The meeting I attended, in Lake City, was well-run, but I didn't see anyone from SPS at the meeting. It was held at the same day and time as a regular School Board meeting, as was the one two weeks later, at Nathan Hale, so perhaps there were no district staff or school board directors available?

-North-end Mom
mollyspringer said…
I plan to attend, but I am dismayed that this is all a presentation format rather than input. I second the position of using impact fees. Why is our city one of the only areas that does not utilize the.
Also, I want to raise the issue of the proposal to cut family support workers financed by the Families and Education Levy. I spoke to a supervisor recently who told me that family support workers (now district employees) may be cut from 44 to 7! This is unconscionable and hypocritical with schools serving 3000 homeless students and many near homeless.
North-end Mom, you probably didn't see anyone from SPS because the City initially didn't reach out at all to the district. This is the Mayor's gig and I'm not sure how much he wants/cares for SPS to be involved.

Charlie Mas said…
I think this gathering is for the Committee to reflect back to the community the things they heard at the community listening events held earlier, not another opportunity for the community to speak. Although I have to reckon that part of the program is to get the community to confirm that the committee did hear the community clearly and correctly.
Charlie, the Advisory Group has only met a couple of times and it is unclear if how many of them attended any community meetings. I think an all-day listening tour isn't really that useful.
Watching said…
"Topics included Special Education, Teachers, Curriculum, Race and Equity, Preschool, Redistricting, Family Engagement and Technology."

NE Mom, Can you elaborate on discussions regarding redistricting? I've been concerned that Murray will want to split the district.
mollyspringer said…
A bill to split the district was submitted and a hearing held the session before last. Several people - from the League of Women Voters, PTSA, and others - testified against it. Bill was introduced by Rep. Pettigrew and Rep. Santos. Two of us did meet with Rep. Santos to express our concern and that there was no public input or demand for such a move. I won't say who killed the bill but am glad it died. Unfortunately I believe it passed out of committee, partly because committee members did not want to get on the wrong side of the committee chair.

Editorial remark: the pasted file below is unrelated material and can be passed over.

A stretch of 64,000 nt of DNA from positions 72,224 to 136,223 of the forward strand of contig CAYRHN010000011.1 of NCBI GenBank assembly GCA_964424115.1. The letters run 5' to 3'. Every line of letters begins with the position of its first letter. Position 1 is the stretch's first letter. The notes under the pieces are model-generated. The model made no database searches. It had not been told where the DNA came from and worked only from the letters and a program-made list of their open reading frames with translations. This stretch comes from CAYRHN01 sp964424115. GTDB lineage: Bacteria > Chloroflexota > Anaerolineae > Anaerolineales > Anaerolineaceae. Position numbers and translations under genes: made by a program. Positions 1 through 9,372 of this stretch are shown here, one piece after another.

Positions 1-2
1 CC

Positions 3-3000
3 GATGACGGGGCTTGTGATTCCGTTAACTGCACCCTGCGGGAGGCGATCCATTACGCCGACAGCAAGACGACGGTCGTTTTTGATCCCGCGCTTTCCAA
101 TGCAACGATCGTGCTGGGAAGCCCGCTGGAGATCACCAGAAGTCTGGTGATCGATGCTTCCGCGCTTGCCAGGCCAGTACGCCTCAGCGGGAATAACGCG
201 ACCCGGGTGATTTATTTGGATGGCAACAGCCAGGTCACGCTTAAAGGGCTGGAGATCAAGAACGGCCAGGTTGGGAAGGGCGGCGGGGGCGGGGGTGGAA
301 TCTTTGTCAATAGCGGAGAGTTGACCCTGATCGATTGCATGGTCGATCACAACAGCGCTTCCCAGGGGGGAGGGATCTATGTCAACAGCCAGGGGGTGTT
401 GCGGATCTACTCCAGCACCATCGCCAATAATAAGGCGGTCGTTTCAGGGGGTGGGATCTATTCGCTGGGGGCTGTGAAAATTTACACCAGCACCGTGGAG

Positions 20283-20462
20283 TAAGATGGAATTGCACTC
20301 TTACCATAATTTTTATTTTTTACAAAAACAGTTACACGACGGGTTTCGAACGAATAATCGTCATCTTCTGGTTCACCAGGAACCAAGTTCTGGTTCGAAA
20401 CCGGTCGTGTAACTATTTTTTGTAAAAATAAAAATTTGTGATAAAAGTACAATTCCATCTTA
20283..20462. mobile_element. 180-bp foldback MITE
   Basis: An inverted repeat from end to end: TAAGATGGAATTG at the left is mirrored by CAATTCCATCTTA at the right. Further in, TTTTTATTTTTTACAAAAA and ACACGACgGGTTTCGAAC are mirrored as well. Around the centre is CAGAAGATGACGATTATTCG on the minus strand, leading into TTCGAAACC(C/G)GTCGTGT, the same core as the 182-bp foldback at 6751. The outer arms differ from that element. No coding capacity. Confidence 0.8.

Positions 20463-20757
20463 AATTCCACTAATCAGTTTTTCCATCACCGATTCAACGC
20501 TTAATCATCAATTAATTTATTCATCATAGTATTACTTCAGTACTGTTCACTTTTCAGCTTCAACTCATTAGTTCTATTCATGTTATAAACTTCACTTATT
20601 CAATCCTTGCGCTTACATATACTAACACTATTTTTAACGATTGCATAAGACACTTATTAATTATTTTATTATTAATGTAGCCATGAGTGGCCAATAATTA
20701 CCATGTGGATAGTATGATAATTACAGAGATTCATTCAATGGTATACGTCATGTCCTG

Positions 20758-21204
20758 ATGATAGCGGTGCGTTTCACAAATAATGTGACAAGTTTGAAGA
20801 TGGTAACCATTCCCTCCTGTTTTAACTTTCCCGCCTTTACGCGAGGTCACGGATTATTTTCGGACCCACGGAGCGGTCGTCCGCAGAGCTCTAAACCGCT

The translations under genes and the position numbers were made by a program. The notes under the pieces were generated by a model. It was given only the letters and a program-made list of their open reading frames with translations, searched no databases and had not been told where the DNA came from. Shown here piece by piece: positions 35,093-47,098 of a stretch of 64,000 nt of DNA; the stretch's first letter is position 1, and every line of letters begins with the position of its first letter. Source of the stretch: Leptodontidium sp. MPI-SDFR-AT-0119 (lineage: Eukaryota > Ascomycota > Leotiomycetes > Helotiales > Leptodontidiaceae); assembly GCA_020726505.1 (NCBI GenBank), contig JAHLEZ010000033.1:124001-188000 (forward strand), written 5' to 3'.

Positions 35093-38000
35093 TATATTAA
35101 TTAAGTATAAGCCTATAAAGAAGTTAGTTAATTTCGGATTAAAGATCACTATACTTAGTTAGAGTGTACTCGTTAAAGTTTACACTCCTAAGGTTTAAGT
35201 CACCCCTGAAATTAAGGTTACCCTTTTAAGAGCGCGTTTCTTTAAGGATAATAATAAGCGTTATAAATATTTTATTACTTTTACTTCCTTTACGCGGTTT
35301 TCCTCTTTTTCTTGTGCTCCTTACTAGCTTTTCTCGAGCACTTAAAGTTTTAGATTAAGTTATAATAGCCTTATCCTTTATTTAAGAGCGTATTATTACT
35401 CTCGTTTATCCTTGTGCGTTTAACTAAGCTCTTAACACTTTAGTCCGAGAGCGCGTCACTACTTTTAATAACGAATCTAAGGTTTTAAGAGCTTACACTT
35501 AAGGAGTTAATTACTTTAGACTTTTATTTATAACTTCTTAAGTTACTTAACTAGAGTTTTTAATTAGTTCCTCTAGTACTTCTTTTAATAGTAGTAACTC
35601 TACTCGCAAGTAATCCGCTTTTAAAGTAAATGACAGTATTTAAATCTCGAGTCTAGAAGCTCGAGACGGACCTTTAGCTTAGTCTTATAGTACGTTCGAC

Anonymous said…

There was a survey posted online for the community conversations. There was a list of topics, and you could pick two. There was an optional write-in topic, as well. "Redistricting" was one of the topics listed on the survey. There was no definition or explanation given. It is my understanding that the topics which scored the highest on the survey were chosen as topics to be discussed at the community conversation meetings.

At the meeting there was a table set up for the redistricting discussion, but there was no official moderator/discussion leader for that particular table, and there was no explanation of what was meant by redistricting (at least not that I was aware of). I think most attendees assumed that it was a discussion of the upcoming 2017 boundary changes, since they will have a great impact on Lake City area schools, so the discussion I participated in focused on Lake City-area boundary changes and the impact they will have (school segregation, disruption of vital support for students who are reassigned to another school or who will lose transportation to their current school, and especially for students who live in poverty and/or are English Language Learners.

I have no idea whether or not it was meant to be a discussion about splitting the district.

- North-end Mom
Watching said…
I have to wonder if "redistricting" would involve incorporating parts of White Center into Seattle. Appears no way of knowing.

Thanks for the information!
Dora Taylor said…

I suggest reading my post on the subject, Seattle’s Mayor Ed Murray: A Wannabe Rahm?.
Thanks, Dora, I was going to put that link up.